Float Plane BC Mountains

I listened to an interesting news report this week about flying and a small plane crash a couple of years ago. I’m not a pilot though my father got his wings in his 40s. I was only 10 or 12 years old but took a keen interest in his ground school lessons (especially weather, but that’s another story). I decided I didn’t want to fly as an amateur and I like to trust my flights on de Haviland Beavers or Cessnas to the pilots with grey hair and LOTS of experience (that’s what pilots say, too.)

I love being on those old deHaviland planes, especially with a canoe on my way into the bush, but even on hops to the islands of the Salish Sea.

DeHavilland Cockpit
The dash of a de Haviland Beaver I flew on last fall.

The transportation safety board had completed its investigation and released the report. Here’s what I recall hearing, which may not be completely accurate, but some things stuck out…

The pilot was inexperienced and had not filed a flight plan.

He used VFR (visual) rather than instruments and took off without an Environment Canada report. He was following a highway visually rather than using electronics. The small plane crashed into a mountain near Rogers Pass and wasn’t discovered for almost a year. The flight recorder was damaged from the impact and without a flight plan, no one knew where they had gone. Both the pilot and his passenger died.

I shuddered.

Last week the Oscar for Best Documentary went to a film called “Free Solo”. I think it’s a “must see”. It’s far from just a mountain film.

Alex Honnold climbed El Capitan in Yosemite National park in California. It is about 900 meters of sheer granite (vs about 700 for the Stawamish “Chief” outside of Squamish). Picture that. Straight up with just fingers and toes to hold you on. Without any devices or ropes to either help, or to catch him if he fell. His and his crews’ preparation and ultimate success with both him making the climb successfully and them documenting it are part of what makes “Free solo” so compelling. But only part.

Honnold makes meticulous notes as he spends three years learning his route. In watching his process in the film, I could not help but think of ski racers running through a slalom course in their memory with their eyes closed and a hand moving in the air in front of their closed eyes as they visualize and mentally run the course in the minutes before a start. He prepares himself physically, as well as mentally, and comes to a complete understanding of his extraordinarily challenging task. At one point he discusses risk, and how he sees the danger in what he is attempting.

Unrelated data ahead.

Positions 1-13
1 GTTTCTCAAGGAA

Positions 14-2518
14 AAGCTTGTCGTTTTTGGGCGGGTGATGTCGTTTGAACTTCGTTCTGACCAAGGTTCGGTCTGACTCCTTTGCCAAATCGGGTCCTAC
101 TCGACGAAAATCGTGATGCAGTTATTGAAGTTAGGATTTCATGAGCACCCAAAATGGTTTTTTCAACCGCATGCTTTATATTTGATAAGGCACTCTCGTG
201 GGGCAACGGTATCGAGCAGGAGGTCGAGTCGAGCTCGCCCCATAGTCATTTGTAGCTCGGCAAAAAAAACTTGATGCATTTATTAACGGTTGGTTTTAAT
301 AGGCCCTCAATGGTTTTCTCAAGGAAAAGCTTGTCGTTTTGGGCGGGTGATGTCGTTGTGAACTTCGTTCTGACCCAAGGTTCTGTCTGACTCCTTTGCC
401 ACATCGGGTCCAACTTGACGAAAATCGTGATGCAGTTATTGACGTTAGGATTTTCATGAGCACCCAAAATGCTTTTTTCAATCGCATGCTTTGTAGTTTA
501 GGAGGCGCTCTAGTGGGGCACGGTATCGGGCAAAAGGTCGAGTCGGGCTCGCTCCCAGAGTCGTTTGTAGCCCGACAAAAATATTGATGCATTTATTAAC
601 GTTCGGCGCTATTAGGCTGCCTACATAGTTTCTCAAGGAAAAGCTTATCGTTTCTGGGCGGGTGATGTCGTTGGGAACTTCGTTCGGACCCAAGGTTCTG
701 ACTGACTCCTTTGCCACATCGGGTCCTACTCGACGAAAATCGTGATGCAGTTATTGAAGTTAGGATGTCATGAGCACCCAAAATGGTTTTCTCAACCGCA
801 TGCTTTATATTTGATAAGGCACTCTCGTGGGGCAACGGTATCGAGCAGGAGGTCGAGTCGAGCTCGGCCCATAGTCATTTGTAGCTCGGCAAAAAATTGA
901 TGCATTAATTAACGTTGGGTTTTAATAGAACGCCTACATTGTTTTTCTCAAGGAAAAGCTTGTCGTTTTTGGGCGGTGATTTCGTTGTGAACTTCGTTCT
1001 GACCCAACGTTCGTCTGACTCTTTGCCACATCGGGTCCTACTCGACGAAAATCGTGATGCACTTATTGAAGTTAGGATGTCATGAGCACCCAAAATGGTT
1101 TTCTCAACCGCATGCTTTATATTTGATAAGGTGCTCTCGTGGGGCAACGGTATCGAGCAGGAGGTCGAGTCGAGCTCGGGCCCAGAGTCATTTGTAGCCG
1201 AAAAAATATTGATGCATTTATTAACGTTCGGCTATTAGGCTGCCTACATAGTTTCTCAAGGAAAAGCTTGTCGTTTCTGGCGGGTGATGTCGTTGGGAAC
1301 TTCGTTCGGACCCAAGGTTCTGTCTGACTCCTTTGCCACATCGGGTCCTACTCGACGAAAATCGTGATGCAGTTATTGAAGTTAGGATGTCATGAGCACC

He has an “unconventional” (that understates it) personality which is explored in many ways in the film. He meets Sanni McCandless at a book signing, and she becomes his new girlfriend early in the film. He tells her that climbing will always come first, as they sit in his home, a converted campervan (he is a minimalist). He tells her, and us this, as we learn what is well-known in the free climbing community, which is that all the participants eventually die doing it. We learn about his emotional upbringing, meet his mother and hear about his deceased father. We watch him taking a brain scan which shows how he reacts (or actually, doesn’t react) to images most human beings hold fears and for whom the emotional centres of the brain “light up” when stimulated; his doesn’t register a response.

Every year lost hikers and backcountry skiers die or if they are lucky are found in an injured or hypothermic state on our North Shore Mountains (thanks to North Shore Search and Rescue) Many are completely unprepared for being in the mountains (recently there was a group that got separated and part spent the night but were well-prepared, and fortunately, no one was injured.)

It seems to me the idea of risk is poorly understood in our society. I see cyclists riding illegally without helmets all over the city when 90% of bike fatalities are preventable. I see downhill skiers out of control anytime I go back on lift serviced trails; nowadays broken legs are rare. Collisions with head injuries and upper body trauma are not uncommon.

I love sports. I love the mental and physical preparation and the mental and physical demands it makes on me. But I broke bones in my youth and I don’t like to flirt with catastrophe. So I learned never to go around a bend when canoeing a river without scouting. A log jam or a “sweeper” can be around that corner and can kill you fast.

Surgery inherently involves some risk, and we do our best to explain these risks in advance to patients. But in preparation and execution of surgery, we try to be like Honnold, not like the pilot I started with. We try to anticipate everything and prepare for everything and therefore prevent problems. But all surgeons occasionally have complications. The human body isn’t quite as unchanging and predictable as a rock. When we do, we look carefully to see whether anything was preventable and to learn from each complication when it happens. We also try to treat patients who develop problems with even greater attention, to help navigate out of a problem and into success.

What I’m doing for exercise right this week:

XC skiing
A little yoga and plyometrics


Roasted Food

Chopped fire-roasted eggplant peppers and sweet onion, with ground
black pepper, olive oil, cumin and a good dash of white vinegar.

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